1 Upfront fees were abolished in 2001. A further bill to end the Graduate Endowment Scheme was passed in February 2008, meaning that no Scottish student who graduated on or after 1 st April 2007 will have to pay for their tuition even after they leave.
2 See also http://www.gro-scotland.gov.uk/statistics/publications-and-data/population-estimates/population-estimates-time-series-data.html for details of Scotland population estimates from 1855 to 2008.
3 The survey was rested in 2008 while ScotCen reviewed its operation and funding.
4 For example, compare poll data in The Constitution Unit's Scotland Devolution Monitoring Report for September 2007 with that reported in their September 2009 report.
5 Thus significance tests on differences reported in the text produced p-values of <=0.05. Cases where differences were on the margins of being statistically significant at this level (where p is only slightly above 0.05) are identified in the text or in footnotes.
6 87% of 2007 fieldwork was completed before the September name change.
7 Prior to 2004, this question asked about the Scottish Parliament. However, in response to criticisms that the two questions were not comparing equivalent institutions, a split sample experiment was undertaken in which half the sample were asked about the Scottish Parliament and half about the Scottish Executive. The difference in wording made a negligible difference to the results (see Bromley and Given, 2005, for full results), so from 2005-2007 the question was changed to ask about the Scottish Executive. In 2009, the question was amended again to ask about the Scottish Government in the light of the September 2007 name change.
8 Though note that the difference between the 2006 and 2009 figures is only statistically significant at the 90% level (p = 0.059).
9 A similar relationship was apparent between awareness and trust in the Scottish Government to make 'fair decisions'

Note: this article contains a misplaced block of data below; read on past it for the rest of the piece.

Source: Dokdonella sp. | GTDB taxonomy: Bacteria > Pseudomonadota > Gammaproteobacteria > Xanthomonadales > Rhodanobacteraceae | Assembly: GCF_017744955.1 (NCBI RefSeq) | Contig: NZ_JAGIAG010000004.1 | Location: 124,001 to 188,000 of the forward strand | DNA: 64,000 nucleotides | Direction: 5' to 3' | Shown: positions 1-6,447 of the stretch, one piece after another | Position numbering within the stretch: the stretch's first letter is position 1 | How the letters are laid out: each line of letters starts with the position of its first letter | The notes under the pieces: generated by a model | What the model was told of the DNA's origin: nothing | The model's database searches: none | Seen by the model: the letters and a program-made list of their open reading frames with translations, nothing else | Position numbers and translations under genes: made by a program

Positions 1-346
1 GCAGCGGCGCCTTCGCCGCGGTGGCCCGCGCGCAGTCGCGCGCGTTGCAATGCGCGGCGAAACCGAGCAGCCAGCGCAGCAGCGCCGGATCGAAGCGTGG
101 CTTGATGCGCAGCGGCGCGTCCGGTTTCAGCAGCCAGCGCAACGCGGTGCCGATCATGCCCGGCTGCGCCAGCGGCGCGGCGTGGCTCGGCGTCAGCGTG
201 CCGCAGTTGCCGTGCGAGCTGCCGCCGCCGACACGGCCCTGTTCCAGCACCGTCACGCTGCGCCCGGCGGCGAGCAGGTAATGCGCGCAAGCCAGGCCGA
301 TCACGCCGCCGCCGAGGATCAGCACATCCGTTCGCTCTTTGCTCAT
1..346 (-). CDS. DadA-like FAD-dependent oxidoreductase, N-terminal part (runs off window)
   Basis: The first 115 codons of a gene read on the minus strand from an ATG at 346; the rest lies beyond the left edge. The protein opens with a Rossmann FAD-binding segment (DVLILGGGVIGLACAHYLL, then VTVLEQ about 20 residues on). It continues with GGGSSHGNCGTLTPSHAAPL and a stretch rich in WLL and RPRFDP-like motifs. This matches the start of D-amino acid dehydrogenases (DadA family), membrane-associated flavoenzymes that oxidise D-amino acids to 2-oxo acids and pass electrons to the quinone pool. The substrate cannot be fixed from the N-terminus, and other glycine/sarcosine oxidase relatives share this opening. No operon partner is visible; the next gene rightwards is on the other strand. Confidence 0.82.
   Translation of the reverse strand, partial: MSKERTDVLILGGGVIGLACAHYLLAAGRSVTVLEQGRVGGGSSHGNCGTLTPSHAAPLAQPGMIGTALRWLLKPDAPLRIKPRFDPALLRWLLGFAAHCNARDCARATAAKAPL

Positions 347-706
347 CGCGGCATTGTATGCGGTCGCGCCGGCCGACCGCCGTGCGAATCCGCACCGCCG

10 The question wording altered slightly between years, as follows:
1999 "Will a Scottish Parliament…"
2000 "Do you think that having a Scottish parliament is going to…"
2001-2009 "Do you think that having a Scottish Parliament is giving…"
11 Though note that the increase from 2007 to 2009 is only significant at the 90% level (p = 0.057).
12 This is not statistically significantly different from the 2007 figure of 21%.
13 In 2004 an experiment was run whereby half the sample was asked about the Scottish Parliament and half was asked about the Scottish Executive. The change of wording made negligible difference to the responses given, therefore the combined results are shown here. From (2005-2007), the question asked solely about the Scottish Executive. In 2009, the question was amended to ask about the Scottish Government, following the September 2007 name change.
14 For full figures for these questions, see Annex A, Tables A.10 and A.11
15 Although there is a slight decrease in satisfaction with general standard of living, this is not statistically significant at the 95% level (p = 0.087).
16 Note that according to a report by the Trades Union Congress (2009), the actual value of unemployment benefits relative to average earnings has been falling since the late 1970s/early 1980s. Thus the increase in the proportion saying unemployment benefits are too high appears to be unrelated to actual trends in the level of unemployment benefits.
17 Questions on standards in public transport were first asked in 2004.
18 Questions on standards in the economy were first asked in 2004.
19 The findings reported in this chapter were informed by logistic regression analysis. This identified which factors were significantly associated with positive perceptions of the Scottish Government, and with negative views about the general performance of the economy, the general standard of living and people's own standard of living. See Annex B for details.
20 Note that there is no relationship between this and the previous finding - women in our sample were just as likely as men to have Higher Education Qualifications, and gender was associated with trust in the Scottish Government independently of education (see Annex B, model 1).
21 Whether someone believes they are living comfortably, coping or finding it difficult on their current income.